BEIJING (AP) — U.S. and Chinese envoys will meet in early October for talks aimed at ending a tariff war, later than initially planned, China’s Commerce Ministry announced Thursday.
The announcement came amid anxiety among companies and investors over last weekend’s new round of tariff hikes by both sides in a fight over trade and technology and a report that officials were struggling to agree on a schedule for talks, originally planned for this month.
Investors who worry the escalating battle will tip the global economy into recession are looking for progress from the negotiations and were dismayed at possible disruption.
The agreement came in a phone call conducted by the chief Chinese envoy, Vice Premier Liu He, with U.S. Trade Representative Robert Lighthizer and Treasury Secretary Steven Mnuchin, the ministry’s statement said.
Officials will “conduct conscientious consultations” in mid-September to prepare for the talks, it said. It gave no details but said the two sides wanted to create “favorable conditions.”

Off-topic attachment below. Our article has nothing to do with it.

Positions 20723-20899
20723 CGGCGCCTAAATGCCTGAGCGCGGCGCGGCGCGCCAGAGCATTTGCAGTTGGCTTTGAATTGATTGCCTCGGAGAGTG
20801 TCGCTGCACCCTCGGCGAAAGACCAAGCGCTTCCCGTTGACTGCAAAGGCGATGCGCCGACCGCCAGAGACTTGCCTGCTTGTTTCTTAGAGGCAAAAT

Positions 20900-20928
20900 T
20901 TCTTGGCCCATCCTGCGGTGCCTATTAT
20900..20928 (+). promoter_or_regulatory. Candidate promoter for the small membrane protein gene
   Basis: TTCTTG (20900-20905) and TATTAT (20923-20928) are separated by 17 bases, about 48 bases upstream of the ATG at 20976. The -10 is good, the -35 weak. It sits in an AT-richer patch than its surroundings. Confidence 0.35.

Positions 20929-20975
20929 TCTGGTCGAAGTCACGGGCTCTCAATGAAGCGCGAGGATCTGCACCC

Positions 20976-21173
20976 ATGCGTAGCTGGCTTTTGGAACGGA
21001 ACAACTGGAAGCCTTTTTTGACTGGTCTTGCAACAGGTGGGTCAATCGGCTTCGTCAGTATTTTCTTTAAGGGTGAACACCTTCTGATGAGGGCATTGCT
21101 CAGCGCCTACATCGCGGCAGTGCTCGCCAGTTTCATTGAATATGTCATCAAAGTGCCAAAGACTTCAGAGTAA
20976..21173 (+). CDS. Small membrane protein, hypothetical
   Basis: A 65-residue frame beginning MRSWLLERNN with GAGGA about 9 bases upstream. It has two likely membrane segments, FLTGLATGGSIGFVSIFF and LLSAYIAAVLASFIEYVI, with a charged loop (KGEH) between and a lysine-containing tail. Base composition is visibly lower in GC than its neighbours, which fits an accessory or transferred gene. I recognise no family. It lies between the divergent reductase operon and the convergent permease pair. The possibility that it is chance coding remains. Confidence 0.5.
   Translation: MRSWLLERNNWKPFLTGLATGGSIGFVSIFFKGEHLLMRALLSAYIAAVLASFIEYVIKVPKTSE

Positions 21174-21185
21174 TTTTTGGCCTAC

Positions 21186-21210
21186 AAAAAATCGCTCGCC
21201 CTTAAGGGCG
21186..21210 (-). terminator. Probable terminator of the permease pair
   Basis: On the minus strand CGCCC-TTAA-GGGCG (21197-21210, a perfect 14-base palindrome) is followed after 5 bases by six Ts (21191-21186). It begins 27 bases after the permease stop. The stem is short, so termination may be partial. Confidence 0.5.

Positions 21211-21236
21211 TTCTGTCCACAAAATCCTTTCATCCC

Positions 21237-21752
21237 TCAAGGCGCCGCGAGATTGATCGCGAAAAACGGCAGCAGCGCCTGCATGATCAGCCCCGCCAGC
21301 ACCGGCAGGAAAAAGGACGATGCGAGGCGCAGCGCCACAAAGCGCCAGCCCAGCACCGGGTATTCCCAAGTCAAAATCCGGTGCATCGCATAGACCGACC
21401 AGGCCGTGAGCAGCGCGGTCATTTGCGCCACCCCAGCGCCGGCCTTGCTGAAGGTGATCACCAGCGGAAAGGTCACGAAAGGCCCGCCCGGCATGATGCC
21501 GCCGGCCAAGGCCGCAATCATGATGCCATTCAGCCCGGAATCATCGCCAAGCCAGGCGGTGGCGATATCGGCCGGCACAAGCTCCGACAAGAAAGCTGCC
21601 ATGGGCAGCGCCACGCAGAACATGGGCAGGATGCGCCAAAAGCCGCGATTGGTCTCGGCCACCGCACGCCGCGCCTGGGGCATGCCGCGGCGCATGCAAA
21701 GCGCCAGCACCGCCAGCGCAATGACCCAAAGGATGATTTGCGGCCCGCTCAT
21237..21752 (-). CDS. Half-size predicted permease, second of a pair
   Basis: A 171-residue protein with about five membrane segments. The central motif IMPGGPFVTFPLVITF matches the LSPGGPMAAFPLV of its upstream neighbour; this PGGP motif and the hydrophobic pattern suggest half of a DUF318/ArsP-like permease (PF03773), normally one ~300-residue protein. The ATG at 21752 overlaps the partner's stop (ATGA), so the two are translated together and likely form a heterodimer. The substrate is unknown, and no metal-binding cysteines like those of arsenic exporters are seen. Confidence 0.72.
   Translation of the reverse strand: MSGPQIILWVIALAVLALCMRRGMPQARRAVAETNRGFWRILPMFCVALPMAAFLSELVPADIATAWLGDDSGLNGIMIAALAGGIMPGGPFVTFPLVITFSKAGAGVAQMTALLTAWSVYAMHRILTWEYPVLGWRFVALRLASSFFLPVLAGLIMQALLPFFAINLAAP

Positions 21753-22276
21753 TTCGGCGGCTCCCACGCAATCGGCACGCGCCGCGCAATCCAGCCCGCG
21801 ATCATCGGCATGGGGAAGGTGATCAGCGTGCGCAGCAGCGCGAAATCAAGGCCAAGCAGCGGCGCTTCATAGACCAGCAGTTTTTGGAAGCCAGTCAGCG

The Trump administration is pressing Beijing to roll back plans for government-led creation of global competitors in robotics and other industries.
The United States, Europe, Japan and other trading partners say those violate China’s market-opening commitments and are based on stealing or pressuring companies to hand over technology.
Beijing has agreed to narrow its politically sensitive trade surplus with the United States but is reluctant to give up development strategies it sees as a path to prosperity and global influence.
Talks broke down in May over how to enforce any agreement.
China insists President Donald Trump’s punitive tariffs must be lifted once a deal takes effect. Washington says at least some must stay to make sure Beijing carries out any promises.
Trump and Chinese President Xi Jinping agreed in June to resume talks, but the last round in July in Shanghai ended with no indication of progress. Neither government has given any indication it is ready to break the deadlock by offering concessions.